as the romans do.

It’s official, I left my home in the midwest one week ago, and ever since have been trying to keep up with the pace here in Italy!

But there’s a funny thing about that.

There’s nothing to “keep up” with here. While Romans listen to the same music, watch the same movies, and enjoy the same foods as their American counterparts (minus peanut butter, which I’m still trying to cope with); the mentality with which they approach each day couldn’t be any different than in the states.

It’s slower. On a world average, Italians work less hours per day, and days per year than any other countries. Yet they are some of the most successful, creative, and productive people in the world market today.

It goes to show there’s a lot you can learn if don’t rush.

Complaining is easy, and adapting is hard. But once I shut up about our terrible wifi, our long commute, and the size of our house keys (seriously, you would think we live in a castle), I did start to adapt.

And you know what? I really have figured out a few things in just a week. And while still foreign, this country is feeling more and more like home every day. I’m trying to relax by taking my time, taking deep breaths, and maybe taking one less shot of espresso.

For the seven days I’ve spend here, here are seven things I now know that have helped me make a more comfortable adjustment halfway around the world from snowy Minneapolis.

1. euros

  • At first I thought, “this money is too pretty too spend!”, and then I got here and saw how pretty the shoes are! Just kidding, Mom (sort of)! ATMs at first scared me, but now I know where to go and how to do it. I also have a good grasp on the conversion rate, thanks to my iPhone “Currency App”. It did take me a while to start using my coin euros, which are actually worth “real money” here, unlike the mess of nickels and dimes i have clinging around in the the bottom of my purse in Minneapolis which I use to plug the meters in desparation. Learning the conversion rates, ATM process, and how to use coin Euros in Rome has been a huge bonus for me.

2. the metro system

  • My first few days in Rome I avoided transit because the days were so beautiful, and there was so much too see that I was afraid if I moved any faster than walking, I would miss something amazing. However, rain changed that. So now I know how to take the bus to Alleigh’s neighborhood (#280), to school (#30) and the tram to the park (#19 E). I also took the subway one time and I don’t think I’ll do that again.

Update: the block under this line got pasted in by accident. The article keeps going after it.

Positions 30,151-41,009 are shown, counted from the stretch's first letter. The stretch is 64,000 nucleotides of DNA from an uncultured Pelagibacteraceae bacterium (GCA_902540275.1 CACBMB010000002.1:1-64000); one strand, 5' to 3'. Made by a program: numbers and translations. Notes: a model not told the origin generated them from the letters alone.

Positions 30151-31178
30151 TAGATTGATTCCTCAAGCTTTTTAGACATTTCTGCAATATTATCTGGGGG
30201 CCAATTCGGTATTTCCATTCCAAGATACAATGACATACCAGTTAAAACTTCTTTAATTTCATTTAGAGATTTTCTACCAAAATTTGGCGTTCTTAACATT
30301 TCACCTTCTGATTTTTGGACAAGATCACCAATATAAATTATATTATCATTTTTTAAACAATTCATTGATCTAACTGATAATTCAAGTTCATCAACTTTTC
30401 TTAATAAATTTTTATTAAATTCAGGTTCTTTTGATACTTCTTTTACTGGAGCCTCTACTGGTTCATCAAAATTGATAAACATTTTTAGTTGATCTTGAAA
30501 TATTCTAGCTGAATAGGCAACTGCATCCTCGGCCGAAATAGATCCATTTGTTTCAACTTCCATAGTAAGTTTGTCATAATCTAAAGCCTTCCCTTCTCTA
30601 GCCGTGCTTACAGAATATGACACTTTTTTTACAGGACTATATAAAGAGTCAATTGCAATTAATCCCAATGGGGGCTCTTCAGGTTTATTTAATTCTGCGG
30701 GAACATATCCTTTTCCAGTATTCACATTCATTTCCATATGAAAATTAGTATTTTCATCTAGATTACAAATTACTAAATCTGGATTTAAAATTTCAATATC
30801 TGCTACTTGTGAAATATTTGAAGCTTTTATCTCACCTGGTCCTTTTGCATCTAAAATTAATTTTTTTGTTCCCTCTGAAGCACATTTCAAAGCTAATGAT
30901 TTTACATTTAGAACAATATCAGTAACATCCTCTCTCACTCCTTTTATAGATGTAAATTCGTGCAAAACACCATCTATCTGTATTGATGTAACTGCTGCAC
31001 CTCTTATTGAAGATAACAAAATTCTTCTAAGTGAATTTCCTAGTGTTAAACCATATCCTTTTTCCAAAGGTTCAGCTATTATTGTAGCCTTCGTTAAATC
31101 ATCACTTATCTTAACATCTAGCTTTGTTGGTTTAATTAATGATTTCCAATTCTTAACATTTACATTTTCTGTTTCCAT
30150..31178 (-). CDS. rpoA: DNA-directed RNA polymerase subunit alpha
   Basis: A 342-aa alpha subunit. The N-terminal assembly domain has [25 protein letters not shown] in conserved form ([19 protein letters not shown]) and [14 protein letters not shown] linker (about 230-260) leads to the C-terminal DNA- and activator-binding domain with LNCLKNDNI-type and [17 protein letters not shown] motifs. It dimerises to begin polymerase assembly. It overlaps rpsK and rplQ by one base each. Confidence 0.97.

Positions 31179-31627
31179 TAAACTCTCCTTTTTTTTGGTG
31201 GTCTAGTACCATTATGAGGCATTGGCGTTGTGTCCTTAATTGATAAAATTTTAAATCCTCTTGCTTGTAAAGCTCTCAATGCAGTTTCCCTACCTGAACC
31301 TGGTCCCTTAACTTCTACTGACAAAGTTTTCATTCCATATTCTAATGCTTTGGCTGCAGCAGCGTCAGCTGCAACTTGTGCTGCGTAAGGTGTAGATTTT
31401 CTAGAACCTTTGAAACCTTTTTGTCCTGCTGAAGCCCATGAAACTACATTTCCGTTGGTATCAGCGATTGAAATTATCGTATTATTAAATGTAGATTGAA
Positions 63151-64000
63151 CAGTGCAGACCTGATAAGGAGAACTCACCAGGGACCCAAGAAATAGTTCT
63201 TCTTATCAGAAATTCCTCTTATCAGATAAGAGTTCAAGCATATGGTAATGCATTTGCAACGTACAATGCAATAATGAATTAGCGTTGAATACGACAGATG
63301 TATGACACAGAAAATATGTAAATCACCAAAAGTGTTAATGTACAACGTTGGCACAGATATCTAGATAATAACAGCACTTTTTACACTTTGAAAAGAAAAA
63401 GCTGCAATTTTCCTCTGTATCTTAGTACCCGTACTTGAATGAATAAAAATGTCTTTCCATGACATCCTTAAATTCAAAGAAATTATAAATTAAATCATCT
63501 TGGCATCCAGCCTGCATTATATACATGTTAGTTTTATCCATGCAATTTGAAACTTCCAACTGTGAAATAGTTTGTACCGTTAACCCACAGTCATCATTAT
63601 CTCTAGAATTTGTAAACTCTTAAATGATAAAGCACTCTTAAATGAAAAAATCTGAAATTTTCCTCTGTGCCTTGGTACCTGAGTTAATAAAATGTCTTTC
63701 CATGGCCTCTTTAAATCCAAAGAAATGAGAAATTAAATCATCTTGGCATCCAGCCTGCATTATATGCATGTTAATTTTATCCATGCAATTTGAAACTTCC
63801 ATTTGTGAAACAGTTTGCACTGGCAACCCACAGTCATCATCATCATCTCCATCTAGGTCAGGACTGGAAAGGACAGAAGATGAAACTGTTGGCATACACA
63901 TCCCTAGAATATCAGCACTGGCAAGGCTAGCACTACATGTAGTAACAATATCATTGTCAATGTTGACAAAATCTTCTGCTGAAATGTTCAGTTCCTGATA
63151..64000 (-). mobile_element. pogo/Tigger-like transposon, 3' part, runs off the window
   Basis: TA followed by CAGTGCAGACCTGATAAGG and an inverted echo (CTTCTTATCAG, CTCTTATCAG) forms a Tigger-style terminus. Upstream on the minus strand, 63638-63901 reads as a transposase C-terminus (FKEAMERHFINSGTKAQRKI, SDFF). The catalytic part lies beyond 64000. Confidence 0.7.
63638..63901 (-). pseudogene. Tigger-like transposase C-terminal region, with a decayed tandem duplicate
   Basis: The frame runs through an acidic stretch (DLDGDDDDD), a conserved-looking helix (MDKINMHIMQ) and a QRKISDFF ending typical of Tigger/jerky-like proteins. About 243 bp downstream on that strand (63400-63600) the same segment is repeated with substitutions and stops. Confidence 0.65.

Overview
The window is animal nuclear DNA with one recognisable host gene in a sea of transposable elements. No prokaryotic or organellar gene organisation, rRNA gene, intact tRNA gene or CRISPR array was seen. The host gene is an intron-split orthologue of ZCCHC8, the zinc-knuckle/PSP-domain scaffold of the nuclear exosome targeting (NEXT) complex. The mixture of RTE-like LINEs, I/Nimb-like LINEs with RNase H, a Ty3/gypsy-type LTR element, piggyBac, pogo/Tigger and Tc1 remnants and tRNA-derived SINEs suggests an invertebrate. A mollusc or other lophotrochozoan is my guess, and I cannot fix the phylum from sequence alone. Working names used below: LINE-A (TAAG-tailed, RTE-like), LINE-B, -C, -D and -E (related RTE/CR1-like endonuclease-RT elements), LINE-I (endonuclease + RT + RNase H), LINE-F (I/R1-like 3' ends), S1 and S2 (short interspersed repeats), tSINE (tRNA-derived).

3. a compass and map

  • Traveling has it’s challenges, but traveling without data really can cause quite a struggle. I mean imagine you’re lost in a huge city with foreign signs, confusing directions, and winding roads.  Then, I stopped crying over my unusable Google Maps, and found my compass app! Data-free, I could use a good-old paper map and actually find my way out of the city heading slightly more confidently in the right direction.

4. the calendar

  • Ok, I haven’t fully adjusted to this yet. But since I filled out paperwork today with correct dates, I am going to give myself the gold star. Dates in Italy read: day, month, year. Which of course makes more sense, but that’s beside the point. This hasn’t been a huge issue besides when I thought my Visa expired 03/05/2014, a full two months before my program end on May 3rd. I’m still going to cross my fingers when they check my passport to leave.

5. military time

  • I’m sure there are some of you thinking, “I already live with my clocks on military time, it’s so easy”. Cool. I don’t. The one thing I do know about time here is that I probably waste a total of 5 minutes every day between figuring out what time it is in military time, and then what time it is in the US. But since I have made it to every class on time, I’m deeming my knowledge a success.

6. buying produce

  • The smallest things take me for a loop here, they really do. When you visit a grocery store here, not only do you bag your produce, but you also find the number that corresponds with the item, weigh it, and print a sticker with the price for it. It’s a simple enough process, quickly understood when you bring the cashier a bunch of unstamped fruit and she throws her hand up in the air with an Italian, “what is this?!”. Point taken.

7. using one hand in the shower

  • This doesn’t apply to everyone, just my roommate and I. We have a great shower. It’s in a generous clawfoot tub with lots of light. It’s just that the shower head doesn’t attach anywhere, meaning water goes everywhere. It is absolutely fantastic if you are looking for the perfect singing-in-the-shower microphone, and less than ideal if you use two hands to wash your hair. After all, my entire bathroom is being sopping wet is a small price to pay for winning American Idol when I get back to the states.

So don’t worry about my guys, I really am doing fine. The first week was rough, and awkward, and a little less mind-blowingly incredible than my original hopes and expectations.

After all of these new things that I’ve learned in seven days, the most important is that attitude really is everything. How you think is how you feel. I really do have control over how I feel and what I do the next few months, and I’m so excited for that.

But I don’t have control over buying that pair of shoes.

Sorry, Mom!

Ciao, for now.


6 thoughts on “as the romans do.

  1. Love getting your posts, Danica! Your descriptions of your experience/s are great reading! I read them aloud to Gramps. of course! Love, Mormor

  2. you are learning quickly, how are your classes? As far as shoes..your mother has the same ‘addiction’. take care. deb

  3. Pingback: Foreign Exchange Friday: EF Exchange Stories | EF Foundation for Foreign Study in the Mid-Atlantic

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